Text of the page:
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  Examples:
}
CODE {
  SELECT MIN(x) FROM table;
  SELECT MAX(x)+1 FROM table;
}

HEADING 1 {Automatic Indexes} autoindex {automatic indexing} {Automatic indexing}


PARAGRAPH {
  ^(When no indices are available to aid the evaluation of a query, SQLite
  might create an automatic index that lasts only for the duration
  of a single SQL statement.)^
  Since the cost of constructing the automatic index is
  O(NlogN) (where N is the number of entries in the table) and the cost of







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  Examples:
}
CODE {
  SELECT MIN(x) FROM table;
  SELECT MAX(x)+1 FROM table;
}

HEADING 1 {Automatic Indexes} autoindex {automatic indexing} \
{Automatic indexing} {automatic indexes}

PARAGRAPH {
  ^(When no indices are available to aid the evaluation of a query, SQLite
  might create an automatic index that lasts only for the duration
  of a single SQL statement.)^
  Since the cost of constructing the automatic index is
  O(NlogN) (where N is the number of entries in the table) and the cost of

Added pages/stmt.in.



































































































































































































































































































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<title>The STMT Virtual Table</title>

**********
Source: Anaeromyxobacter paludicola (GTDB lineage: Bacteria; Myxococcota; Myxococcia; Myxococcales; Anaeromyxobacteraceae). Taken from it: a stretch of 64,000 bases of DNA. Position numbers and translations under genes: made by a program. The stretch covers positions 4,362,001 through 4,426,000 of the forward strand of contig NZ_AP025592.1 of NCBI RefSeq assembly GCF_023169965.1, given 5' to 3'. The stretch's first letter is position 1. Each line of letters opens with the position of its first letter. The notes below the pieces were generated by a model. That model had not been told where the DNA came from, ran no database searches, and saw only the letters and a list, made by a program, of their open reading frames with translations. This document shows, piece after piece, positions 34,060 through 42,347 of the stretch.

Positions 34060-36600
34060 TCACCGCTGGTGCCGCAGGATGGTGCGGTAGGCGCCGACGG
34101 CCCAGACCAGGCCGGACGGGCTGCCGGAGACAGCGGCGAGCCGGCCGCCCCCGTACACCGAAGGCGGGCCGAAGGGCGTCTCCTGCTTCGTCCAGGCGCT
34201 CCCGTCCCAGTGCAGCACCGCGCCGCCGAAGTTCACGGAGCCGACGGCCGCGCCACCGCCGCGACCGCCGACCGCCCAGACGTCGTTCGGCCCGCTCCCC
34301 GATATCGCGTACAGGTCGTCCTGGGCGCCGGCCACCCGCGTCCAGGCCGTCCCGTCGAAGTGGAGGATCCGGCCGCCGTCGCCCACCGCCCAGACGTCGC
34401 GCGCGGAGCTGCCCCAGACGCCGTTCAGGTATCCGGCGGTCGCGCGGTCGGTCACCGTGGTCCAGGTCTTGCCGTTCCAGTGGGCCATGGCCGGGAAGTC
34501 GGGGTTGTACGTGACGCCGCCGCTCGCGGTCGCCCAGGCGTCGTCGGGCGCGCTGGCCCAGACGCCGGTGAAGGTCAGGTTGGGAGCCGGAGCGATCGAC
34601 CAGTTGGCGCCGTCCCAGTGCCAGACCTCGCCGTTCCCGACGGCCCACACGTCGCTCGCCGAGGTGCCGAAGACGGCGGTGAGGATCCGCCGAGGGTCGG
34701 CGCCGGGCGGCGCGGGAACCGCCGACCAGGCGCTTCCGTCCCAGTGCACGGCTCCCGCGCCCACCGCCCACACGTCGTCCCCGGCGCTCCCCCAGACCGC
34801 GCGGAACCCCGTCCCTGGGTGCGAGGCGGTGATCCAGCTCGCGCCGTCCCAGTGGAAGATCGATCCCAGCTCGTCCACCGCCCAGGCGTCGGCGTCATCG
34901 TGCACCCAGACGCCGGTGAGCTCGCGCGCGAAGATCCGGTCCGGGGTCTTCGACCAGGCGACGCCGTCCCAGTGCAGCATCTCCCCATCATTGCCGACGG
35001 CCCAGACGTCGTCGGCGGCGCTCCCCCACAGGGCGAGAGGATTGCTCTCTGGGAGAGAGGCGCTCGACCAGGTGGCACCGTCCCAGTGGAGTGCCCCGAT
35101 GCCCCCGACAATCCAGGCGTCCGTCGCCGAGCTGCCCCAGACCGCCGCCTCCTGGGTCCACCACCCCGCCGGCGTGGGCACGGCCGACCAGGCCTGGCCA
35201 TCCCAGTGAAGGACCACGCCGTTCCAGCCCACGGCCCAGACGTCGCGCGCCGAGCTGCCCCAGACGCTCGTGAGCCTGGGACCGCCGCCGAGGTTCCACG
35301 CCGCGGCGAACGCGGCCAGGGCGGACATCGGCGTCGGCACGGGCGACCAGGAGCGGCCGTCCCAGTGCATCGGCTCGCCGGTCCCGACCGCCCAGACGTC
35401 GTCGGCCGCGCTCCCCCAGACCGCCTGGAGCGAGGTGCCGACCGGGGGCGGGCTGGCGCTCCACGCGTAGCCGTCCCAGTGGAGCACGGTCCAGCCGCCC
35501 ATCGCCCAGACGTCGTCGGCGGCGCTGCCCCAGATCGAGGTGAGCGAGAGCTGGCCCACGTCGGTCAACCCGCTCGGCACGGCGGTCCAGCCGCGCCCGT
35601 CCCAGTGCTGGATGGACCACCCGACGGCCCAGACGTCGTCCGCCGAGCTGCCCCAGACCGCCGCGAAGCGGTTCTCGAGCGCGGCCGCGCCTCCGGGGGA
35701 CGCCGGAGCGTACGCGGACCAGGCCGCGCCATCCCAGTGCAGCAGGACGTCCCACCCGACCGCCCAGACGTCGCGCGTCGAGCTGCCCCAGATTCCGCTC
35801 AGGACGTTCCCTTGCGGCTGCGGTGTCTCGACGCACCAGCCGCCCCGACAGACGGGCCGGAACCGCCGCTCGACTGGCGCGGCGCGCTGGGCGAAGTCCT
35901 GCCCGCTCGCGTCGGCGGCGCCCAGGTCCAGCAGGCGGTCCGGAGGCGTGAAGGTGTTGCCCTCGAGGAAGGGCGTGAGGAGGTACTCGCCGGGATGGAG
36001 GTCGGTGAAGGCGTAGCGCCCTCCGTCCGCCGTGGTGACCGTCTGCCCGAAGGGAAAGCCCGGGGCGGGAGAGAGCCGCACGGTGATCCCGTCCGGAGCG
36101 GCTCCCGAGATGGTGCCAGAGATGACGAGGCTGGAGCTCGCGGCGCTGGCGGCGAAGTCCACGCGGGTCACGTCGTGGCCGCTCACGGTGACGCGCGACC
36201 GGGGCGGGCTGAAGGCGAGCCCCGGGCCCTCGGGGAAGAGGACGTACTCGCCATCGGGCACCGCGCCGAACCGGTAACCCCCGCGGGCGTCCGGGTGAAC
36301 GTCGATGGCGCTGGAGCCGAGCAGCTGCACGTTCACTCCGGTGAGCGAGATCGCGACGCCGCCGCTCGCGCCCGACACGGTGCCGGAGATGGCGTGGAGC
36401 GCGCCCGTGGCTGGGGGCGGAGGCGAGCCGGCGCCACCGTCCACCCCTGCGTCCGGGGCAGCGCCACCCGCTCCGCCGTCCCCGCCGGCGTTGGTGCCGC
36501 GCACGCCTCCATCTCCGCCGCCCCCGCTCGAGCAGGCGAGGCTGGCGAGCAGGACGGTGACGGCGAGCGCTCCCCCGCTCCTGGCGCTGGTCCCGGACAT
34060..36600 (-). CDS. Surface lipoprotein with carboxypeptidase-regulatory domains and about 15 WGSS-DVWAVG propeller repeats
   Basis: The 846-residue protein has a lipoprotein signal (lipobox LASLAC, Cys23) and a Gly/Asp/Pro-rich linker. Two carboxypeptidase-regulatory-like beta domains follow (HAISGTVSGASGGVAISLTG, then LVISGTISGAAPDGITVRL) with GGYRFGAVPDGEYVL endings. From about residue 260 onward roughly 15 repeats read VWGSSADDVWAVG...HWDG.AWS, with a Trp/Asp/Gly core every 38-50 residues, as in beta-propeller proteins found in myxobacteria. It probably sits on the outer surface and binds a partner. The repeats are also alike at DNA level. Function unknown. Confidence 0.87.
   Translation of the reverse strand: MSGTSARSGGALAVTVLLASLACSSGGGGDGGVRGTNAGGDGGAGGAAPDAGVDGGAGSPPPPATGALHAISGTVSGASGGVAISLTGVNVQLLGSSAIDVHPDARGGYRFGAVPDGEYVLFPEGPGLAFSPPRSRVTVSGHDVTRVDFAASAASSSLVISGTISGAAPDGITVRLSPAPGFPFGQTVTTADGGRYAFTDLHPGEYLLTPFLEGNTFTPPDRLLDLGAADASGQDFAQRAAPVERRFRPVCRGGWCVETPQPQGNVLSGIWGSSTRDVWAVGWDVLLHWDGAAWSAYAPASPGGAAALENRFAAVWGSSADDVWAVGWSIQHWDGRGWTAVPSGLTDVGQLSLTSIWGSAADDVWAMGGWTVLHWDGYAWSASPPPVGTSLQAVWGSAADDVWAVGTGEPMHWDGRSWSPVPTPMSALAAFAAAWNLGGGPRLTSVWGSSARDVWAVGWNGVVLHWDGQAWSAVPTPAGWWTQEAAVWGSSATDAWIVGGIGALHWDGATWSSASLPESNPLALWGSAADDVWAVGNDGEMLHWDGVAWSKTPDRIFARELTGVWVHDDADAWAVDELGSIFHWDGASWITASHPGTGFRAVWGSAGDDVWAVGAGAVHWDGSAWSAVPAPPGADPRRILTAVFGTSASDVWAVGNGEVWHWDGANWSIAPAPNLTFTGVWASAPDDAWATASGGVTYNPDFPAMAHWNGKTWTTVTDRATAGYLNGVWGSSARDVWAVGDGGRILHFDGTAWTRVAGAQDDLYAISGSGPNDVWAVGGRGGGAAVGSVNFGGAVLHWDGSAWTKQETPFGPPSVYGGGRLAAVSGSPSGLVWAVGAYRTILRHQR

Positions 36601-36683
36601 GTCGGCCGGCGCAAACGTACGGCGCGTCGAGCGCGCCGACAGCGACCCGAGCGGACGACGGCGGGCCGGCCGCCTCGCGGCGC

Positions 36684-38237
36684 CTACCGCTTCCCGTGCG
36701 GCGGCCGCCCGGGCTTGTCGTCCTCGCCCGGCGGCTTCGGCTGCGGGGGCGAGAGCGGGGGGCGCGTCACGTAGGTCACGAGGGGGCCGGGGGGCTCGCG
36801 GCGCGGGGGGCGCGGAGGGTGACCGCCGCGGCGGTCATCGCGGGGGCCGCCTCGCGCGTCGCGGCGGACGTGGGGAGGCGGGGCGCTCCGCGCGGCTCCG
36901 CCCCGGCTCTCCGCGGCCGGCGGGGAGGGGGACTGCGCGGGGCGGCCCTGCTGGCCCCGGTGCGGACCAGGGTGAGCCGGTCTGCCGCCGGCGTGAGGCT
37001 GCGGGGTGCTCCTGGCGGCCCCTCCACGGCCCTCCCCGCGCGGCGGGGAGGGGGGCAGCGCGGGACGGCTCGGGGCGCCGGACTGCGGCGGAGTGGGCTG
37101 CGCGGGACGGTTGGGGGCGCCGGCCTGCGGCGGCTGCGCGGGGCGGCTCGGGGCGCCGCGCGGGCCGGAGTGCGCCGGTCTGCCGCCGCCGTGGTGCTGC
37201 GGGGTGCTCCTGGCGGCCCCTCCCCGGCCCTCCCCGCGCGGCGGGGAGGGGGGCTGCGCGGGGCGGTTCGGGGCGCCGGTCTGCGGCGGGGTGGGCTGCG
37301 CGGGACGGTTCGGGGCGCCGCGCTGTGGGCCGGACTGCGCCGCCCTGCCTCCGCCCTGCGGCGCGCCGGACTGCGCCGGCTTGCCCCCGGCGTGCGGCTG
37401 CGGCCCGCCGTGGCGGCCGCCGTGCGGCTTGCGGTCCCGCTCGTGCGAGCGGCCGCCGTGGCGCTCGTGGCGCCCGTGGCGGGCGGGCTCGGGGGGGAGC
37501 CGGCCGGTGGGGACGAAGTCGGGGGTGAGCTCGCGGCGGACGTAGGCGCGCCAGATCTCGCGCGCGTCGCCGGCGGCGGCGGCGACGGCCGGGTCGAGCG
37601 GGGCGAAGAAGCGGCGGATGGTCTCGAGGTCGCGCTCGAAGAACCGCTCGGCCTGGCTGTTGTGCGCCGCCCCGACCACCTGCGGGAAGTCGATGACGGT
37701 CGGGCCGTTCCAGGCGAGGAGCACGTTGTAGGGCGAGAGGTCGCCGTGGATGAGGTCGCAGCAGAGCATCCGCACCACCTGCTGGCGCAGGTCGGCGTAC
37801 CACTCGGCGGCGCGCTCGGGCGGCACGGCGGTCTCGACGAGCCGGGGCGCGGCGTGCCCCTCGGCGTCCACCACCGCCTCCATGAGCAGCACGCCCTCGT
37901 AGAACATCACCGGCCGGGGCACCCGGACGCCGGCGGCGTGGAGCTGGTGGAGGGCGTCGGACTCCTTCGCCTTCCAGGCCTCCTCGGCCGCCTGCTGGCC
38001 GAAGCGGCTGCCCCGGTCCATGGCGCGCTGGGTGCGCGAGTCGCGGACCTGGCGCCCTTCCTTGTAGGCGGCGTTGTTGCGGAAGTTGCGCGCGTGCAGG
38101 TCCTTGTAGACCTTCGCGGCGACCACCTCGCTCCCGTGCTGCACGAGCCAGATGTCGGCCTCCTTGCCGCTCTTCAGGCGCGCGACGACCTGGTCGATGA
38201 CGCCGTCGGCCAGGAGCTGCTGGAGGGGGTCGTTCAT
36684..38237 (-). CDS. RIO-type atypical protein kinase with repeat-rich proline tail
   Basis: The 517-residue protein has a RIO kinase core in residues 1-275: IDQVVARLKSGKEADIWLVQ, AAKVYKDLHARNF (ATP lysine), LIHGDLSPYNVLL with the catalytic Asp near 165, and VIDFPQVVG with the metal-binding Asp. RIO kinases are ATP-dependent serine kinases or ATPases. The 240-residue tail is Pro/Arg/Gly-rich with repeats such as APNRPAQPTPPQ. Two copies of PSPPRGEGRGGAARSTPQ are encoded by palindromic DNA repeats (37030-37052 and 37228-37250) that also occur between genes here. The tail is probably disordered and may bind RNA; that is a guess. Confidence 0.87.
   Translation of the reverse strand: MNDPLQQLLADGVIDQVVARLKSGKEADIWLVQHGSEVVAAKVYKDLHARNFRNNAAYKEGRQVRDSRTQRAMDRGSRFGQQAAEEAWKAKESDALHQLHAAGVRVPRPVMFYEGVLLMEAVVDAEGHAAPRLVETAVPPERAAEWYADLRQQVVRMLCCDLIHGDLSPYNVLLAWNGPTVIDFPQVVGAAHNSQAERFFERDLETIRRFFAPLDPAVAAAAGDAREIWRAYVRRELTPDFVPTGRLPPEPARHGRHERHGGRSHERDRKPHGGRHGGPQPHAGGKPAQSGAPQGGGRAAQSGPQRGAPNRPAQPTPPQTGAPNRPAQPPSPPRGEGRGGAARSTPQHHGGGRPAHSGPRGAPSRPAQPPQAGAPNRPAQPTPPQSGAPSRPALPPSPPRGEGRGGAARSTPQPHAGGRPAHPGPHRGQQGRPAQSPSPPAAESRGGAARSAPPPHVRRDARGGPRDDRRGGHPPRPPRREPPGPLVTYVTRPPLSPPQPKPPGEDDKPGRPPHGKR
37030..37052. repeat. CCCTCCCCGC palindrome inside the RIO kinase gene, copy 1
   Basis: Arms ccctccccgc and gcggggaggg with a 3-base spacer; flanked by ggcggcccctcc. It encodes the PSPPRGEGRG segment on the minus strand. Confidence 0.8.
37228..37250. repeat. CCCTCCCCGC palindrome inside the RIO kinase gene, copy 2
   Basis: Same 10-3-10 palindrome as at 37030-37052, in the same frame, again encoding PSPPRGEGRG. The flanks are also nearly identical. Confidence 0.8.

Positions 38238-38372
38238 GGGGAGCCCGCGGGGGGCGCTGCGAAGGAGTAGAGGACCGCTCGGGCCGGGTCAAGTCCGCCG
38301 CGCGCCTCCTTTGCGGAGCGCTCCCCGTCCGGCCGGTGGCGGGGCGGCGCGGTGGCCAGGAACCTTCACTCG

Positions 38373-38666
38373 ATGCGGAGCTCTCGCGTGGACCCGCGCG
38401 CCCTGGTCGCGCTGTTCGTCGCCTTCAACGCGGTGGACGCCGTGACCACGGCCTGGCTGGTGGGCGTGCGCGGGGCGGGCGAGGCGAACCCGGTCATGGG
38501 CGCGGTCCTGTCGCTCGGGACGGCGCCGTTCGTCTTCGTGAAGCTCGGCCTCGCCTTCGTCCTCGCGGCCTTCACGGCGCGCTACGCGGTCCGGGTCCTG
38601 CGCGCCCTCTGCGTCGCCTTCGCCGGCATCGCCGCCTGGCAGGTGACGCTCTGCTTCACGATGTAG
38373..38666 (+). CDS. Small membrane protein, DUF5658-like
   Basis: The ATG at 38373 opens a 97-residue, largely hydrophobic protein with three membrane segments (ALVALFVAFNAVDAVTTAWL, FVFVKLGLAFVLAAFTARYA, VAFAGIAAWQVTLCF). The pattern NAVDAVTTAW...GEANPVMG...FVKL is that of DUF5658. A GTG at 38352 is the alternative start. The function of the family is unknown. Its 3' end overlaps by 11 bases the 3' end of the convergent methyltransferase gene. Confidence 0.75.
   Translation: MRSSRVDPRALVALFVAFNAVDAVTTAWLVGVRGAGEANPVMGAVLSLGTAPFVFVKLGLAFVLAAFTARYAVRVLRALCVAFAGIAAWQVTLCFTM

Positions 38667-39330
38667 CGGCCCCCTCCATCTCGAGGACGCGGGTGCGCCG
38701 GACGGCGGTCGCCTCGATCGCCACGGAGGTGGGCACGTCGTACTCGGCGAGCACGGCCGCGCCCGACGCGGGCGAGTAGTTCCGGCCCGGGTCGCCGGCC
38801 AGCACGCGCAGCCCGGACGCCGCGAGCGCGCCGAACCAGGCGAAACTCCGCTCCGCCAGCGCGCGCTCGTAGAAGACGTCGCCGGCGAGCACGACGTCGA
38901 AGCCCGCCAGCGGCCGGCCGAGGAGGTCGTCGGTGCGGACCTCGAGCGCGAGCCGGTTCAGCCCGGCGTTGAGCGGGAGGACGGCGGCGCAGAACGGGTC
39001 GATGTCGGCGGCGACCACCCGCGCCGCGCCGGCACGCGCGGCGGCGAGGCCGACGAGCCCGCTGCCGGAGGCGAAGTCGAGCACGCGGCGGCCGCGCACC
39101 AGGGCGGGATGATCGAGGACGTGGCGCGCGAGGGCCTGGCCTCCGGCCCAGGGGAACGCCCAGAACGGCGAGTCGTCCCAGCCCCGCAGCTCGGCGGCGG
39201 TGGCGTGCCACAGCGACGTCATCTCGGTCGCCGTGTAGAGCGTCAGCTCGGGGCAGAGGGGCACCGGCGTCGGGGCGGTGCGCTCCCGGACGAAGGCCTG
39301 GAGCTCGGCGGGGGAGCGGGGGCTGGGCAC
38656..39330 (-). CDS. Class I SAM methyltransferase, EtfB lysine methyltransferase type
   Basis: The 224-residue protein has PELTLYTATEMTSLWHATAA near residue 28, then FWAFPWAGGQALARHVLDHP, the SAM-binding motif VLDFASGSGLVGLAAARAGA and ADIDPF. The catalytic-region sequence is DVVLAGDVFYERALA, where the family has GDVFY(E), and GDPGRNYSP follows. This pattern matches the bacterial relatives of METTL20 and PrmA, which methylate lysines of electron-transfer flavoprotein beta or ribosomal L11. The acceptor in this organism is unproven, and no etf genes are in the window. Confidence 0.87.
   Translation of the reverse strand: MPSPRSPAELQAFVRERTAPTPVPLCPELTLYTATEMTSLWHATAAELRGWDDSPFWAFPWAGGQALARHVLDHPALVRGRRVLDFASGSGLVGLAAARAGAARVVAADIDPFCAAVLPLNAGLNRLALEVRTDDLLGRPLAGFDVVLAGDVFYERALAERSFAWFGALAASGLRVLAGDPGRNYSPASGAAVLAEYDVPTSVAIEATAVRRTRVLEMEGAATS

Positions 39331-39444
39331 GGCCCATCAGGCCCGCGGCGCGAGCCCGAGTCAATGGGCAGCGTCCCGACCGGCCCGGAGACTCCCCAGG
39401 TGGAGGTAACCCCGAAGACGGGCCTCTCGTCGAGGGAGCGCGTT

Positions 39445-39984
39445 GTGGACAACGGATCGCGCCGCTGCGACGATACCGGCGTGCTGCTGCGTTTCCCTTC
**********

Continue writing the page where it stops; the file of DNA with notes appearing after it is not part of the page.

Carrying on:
<tcl>hd_keywords stmt {STMT virtual table} \
        {the STMT extension}</tcl>
<fancy_format>

<h1>Overview</h1>

<p>
The STMT extension implements an [eponymous-only virtual table] that
provides information about all [prepared statements] associated with
the [database connection].
</p>

<p>
The STMT extension is included in the [amalgamation] though it is disabled
by default.  The enable the STMT extension, use the [SQLITE_ENABLE_STMTVTAB]
compile-time option.  The STMT extension can also be loaded at run-time
by compiling the extension into a shared library or DLL using the source
code at [https://sqlite.org/src/file/ext/misc/stmt.c] and following the
instructions for how to [compile loadable extensions].
</p>

<p>
The STMT extension is enabled in default builts of the [command-line shell].

<h1>Usage</h1>

<p>
The STMT virtual table is a read-only table that can be directly queried
to access information about all prepared statements on the current database
connection.  For example:

<codeblock>
SELECT * FROM stmt;
</codeblock>

<p>
A statement such as the above can be run immediately prior to invoking
[sqlite3_close()] to confirm that all prepared statements have been 
[sqlite3_finalize|finalized] and to help identify and track down prepared
statements that have "leaked" and missed finalization.

<p>
The STMT virtual table can also be used to access performance information
about prepared statements, to aid in optimization an application.  For example,
to find out how much memory is being used by [prepared statements] that have
never been used, once could run:

<codeblock>
SELECT sum(mem) FROM stmt WHERE run=0;
</codeblock>

<h2>Columns</h2>

<p>
The columns are provided by the STMT virtual table are summarized by
the hypothetical CREATE TABLE statement show here:

<codeblock>
CREATE TABLE stmt(
  ptr    INT,     -- Numeric value of the pointer to sqlite3_stmt
  sql    TEXT,    -- Original SQL text